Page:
centrifuge machines in the Natanz uranium enrichment facility in central Iran
Centrifuges in the Natanz uranium enrichment facility in central Iran
Photo: AP
Centrifuges in the Natanz uranium enrichment facility in central Iran

Iran building new centrifuges site near Natanz

Tehran seeking to replace facility hit by fire earlier this year, says blaze was result of sabotage and caused significant damage that could slow development of advanced uranium enrichment centrifuges

Reuters |
Published: 09.08.20 , 18:36
Iran has begun to build a hall in "the heart of the mountains" near its Natanz nuclear site for making advanced centrifuges, Iran's nuclear chief said on Tuesday, aiming to replace a production hall at the facility hit by fire in July.
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  • Iran said at the time that the fire was the result of sabotage and had caused significant damage that could slow the development of advanced uranium enrichment centrifuges.
    centrifuge machines in the Natanz uranium enrichment facility in central Irancentrifuge machines in the Natanz uranium enrichment facility in central Iran
    Centrifuges in the Natanz uranium enrichment facility in central Iran
    (Photo: AP)
    "Due to the sabotage, it was decided to build a more modern, larger and more comprehensive hall in all dimensions in the heart of the mountain near Natanz. Of course, the work has begun," said Ali Akbar Salehi, according to state TV.
    Natanz is the centerpiece of Iran's enrichment program, which Tehran says is for peaceful purposes. Western intelligence agencies and the UN's nuclear watchdog (IAEA) believe Iran had a coordinated, clandestine nuclear arms program that it halted in 2003. Tehran denies ever seeking nuclear weapons.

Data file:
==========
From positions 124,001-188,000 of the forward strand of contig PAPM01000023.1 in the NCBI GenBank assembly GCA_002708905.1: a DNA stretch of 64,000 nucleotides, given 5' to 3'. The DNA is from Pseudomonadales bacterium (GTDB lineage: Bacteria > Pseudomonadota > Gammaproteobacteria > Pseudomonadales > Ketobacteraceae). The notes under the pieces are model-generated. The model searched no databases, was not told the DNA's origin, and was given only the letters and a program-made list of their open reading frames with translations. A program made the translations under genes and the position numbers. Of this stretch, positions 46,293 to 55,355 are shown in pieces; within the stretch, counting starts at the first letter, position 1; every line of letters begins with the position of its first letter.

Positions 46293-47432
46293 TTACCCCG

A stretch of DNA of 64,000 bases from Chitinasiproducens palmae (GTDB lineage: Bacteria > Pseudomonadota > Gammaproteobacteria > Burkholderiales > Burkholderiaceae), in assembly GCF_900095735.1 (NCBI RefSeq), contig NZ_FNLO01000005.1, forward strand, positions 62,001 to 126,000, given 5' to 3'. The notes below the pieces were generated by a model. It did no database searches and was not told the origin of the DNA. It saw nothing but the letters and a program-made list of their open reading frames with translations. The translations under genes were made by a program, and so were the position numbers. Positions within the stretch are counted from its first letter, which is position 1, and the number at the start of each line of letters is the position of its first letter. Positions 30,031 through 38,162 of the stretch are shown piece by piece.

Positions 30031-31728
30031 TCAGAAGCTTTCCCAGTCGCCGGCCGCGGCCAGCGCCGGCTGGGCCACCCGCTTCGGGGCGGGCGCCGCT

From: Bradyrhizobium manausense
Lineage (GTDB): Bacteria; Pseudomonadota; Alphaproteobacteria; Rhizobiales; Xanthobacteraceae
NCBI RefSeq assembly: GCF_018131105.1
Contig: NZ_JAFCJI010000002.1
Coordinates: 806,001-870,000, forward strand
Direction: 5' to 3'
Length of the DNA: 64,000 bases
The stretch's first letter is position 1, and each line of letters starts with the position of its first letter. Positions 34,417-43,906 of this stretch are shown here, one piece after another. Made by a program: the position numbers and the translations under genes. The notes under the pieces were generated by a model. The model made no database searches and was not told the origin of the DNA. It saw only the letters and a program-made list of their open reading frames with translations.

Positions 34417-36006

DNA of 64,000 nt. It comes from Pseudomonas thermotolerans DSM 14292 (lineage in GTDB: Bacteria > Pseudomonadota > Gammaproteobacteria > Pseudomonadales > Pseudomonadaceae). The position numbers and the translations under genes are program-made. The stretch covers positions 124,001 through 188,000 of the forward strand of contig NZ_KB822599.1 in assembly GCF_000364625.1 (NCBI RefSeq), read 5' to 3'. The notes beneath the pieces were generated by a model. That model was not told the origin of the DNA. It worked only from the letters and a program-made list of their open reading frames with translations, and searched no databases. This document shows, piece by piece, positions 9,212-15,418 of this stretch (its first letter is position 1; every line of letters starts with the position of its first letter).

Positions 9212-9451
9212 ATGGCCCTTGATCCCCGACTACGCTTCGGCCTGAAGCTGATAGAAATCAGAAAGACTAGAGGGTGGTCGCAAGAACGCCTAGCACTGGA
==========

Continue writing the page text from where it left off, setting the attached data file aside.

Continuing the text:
The Natanz uranium-enrichment site, much of which is underground, is one of several Iranian facilities monitored by inspectors of the International Atomic Energy Agency (IAEA), the UN nuclear watchdog.
    An IAEA inspector at the Natanz nuclear facility in central Iran An IAEA inspector at the Natanz nuclear facility in central Iran
    An IAEA inspector at the Natanz nuclear facility in central Iran
    (Photo: AP)
    A confrontation between arch-foes Tehran and Washington has worsened since 2018 when U.S. President Donald Trump withdrew from Iran's 2015 nuclear deal with major powers and reimposed sanctions that have crippled Iran's economy.
    Under the deal, Iran agreed to curb its nuclear program in exchange for the removal of most international sanctions. In reaction to U.S. sanctions, Tehran has gradually distanced itself from the nuclear pact.
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